For nuclear weapons to do their job of deterring conflict, an enemy has to believe one is willing to use them, the scientists say.
But the bombs stockpiled during the Cold War are so destructive that potential enemies may think no one would be willing to use them, the scientists wrote in a paper in the British journal Comparative Strategy addressing the central paradox of nuclear weapons.
It's an argument made before by advocates of modernization of the U.S. nuclear arsenal, but the paper offers the most detailed, publicly available analysis by U.S. weapons scientists of the amount of damage that would be caused by new "reduced collateral damage" weapons.
The pitch actually mirrors the argument of people who oppose so-called mini nukes. Because it might be easier to justify their use, they worry that lower-yield weapons will blur the line between conventional and nuclear weapons. Anti-nuclear advocates credit that distinction with preventing any use of nuclear weapons in war since the U.S. attack on Nagasaki in 1945.
The Los Alamos paper was published last week as House and Senate negotiators approved legislation that would allow lab weapons designers to begin work on designs for the type of low-yield weapons discussed by the scientists.
The Los Alamos authors — Bryan Fearey, Paul White, John St. Ledger and John Immele — say the paper reflected their views, not the policies of the lab or the federal government.
"We're not the first ones to put this dialogue on the table," White said.
The basic technical problem addressed in the paper is the relationship between the explosive yield of nuclear weapons and the accuracy with which they can be delivered. The lower the accuracy, the larger a blast is required to be sure a target is destroyed.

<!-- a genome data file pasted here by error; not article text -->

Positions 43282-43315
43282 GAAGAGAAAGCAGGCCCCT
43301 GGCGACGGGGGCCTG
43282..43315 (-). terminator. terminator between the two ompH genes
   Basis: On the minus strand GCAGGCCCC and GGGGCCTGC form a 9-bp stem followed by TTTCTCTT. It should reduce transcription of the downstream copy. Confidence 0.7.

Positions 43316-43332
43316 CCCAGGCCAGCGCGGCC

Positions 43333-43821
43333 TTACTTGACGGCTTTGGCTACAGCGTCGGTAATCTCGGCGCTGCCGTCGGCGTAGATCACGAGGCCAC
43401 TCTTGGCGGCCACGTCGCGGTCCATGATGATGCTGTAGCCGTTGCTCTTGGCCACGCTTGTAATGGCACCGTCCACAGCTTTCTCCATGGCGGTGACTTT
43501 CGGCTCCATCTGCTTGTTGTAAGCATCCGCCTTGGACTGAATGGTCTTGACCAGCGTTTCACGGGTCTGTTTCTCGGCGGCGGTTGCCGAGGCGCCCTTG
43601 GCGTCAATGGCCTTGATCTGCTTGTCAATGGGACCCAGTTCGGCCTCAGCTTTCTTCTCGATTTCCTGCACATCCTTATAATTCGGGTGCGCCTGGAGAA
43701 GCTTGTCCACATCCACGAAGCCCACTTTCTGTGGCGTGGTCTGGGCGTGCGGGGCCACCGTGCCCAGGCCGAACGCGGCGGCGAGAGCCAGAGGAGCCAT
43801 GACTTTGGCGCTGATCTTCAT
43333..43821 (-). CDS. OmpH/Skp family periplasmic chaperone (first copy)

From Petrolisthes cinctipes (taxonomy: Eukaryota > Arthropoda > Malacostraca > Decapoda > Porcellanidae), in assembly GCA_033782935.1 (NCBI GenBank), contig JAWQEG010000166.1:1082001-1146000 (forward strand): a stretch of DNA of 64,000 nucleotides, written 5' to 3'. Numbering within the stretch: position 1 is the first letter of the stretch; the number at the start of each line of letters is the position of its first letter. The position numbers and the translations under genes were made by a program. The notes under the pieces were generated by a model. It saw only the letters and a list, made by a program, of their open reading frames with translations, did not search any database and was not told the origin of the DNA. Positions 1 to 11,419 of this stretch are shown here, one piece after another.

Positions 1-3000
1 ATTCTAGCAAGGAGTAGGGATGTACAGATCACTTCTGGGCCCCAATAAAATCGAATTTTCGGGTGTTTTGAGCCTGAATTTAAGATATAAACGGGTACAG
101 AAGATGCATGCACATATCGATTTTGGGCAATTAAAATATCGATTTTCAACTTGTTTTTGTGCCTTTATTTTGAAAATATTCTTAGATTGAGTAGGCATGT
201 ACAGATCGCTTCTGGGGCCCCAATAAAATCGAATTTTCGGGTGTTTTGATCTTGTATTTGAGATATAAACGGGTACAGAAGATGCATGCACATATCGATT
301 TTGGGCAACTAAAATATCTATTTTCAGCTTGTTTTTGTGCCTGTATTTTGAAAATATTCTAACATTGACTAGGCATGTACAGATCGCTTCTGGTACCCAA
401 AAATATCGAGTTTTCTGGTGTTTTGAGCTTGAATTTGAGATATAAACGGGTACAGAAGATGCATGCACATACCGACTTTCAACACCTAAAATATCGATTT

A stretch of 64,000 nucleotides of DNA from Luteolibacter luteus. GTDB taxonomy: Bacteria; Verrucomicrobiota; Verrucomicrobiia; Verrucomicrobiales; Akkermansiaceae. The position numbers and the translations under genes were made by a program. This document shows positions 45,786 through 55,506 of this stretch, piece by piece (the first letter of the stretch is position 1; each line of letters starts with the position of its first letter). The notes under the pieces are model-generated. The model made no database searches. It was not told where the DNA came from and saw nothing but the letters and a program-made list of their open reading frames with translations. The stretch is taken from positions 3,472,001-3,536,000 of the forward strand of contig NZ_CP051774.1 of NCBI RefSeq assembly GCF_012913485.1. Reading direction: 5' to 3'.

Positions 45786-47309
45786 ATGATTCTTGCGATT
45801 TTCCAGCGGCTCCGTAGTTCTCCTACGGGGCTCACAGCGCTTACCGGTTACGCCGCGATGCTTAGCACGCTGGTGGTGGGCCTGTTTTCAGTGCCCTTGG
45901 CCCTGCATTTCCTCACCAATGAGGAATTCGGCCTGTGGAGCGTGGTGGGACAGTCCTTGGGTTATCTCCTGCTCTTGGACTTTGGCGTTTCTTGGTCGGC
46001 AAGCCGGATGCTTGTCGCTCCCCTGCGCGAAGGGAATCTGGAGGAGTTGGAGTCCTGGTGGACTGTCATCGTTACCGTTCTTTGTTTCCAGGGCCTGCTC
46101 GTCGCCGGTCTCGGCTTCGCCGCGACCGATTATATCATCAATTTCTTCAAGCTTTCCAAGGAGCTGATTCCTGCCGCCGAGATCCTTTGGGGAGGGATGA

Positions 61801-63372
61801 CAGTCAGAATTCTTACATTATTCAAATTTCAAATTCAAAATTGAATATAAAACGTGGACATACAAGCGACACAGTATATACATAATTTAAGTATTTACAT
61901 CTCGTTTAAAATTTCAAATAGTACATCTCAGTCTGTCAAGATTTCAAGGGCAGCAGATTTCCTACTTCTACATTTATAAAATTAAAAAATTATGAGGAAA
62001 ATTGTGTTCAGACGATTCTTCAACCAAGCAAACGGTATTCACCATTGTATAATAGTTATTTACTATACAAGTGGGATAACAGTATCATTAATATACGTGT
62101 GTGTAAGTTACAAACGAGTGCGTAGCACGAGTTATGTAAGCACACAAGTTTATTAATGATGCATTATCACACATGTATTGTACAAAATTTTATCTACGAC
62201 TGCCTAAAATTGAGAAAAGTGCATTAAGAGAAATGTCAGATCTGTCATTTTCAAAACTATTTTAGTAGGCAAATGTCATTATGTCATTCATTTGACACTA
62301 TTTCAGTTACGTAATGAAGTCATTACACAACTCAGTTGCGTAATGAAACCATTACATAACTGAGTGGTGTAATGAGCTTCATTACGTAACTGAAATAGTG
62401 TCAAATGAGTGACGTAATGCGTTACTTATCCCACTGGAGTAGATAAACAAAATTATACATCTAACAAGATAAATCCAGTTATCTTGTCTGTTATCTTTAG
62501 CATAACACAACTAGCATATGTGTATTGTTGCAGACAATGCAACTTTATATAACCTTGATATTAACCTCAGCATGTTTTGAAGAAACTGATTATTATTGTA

In one example, the scientists discuss the blast needed to destroy a shallowly buried enemy bunker.
A typical weapon in the current U.S. arsenal can be accurately delivered within about 300 feet of its target. To destroy such a bunker, that requires a blast equivalent to about 15 kilotons of TNT.
The scientists say that would spread deadly radiation over a five-mile radius.
By delivering the weapon more accurately — within 30 feet — they say a blast of only one-half kiloton would be enough to destroy the bunker. The radiation zone would be reduced to a little more than a mile.
The question today is whether such new highly accurate low-yield weapons can be achieved with modifications to existing weapons or by designing entirely new ones.
"New is not necessarily a requirement to achieve new objectives," White said.
But critics of low-yield weapons contend that smaller nuclear blasts might not reduce health risks if the weapons explode underground. The reason is that earth-penetrating weapons that seek enemy bunkers may produce smaller explosions, but will expel a large amount of contaminated soil.
Opponents of new nuclear research also contend that any new weapons will create more security problems than they solve, by undermining the United States' efforts to prevent nuclear proliferation.
The action by Congress last week lifted a decade-old ban on the research of low-yield nuclear weapons, though it would require the administration to go back to Congress before development work could begin.
It also authorized $15 million for continued research into the Robust Nuclear Earth Penetrator, a powerful nuclear weapon capable of penetrating deep underground bunkers.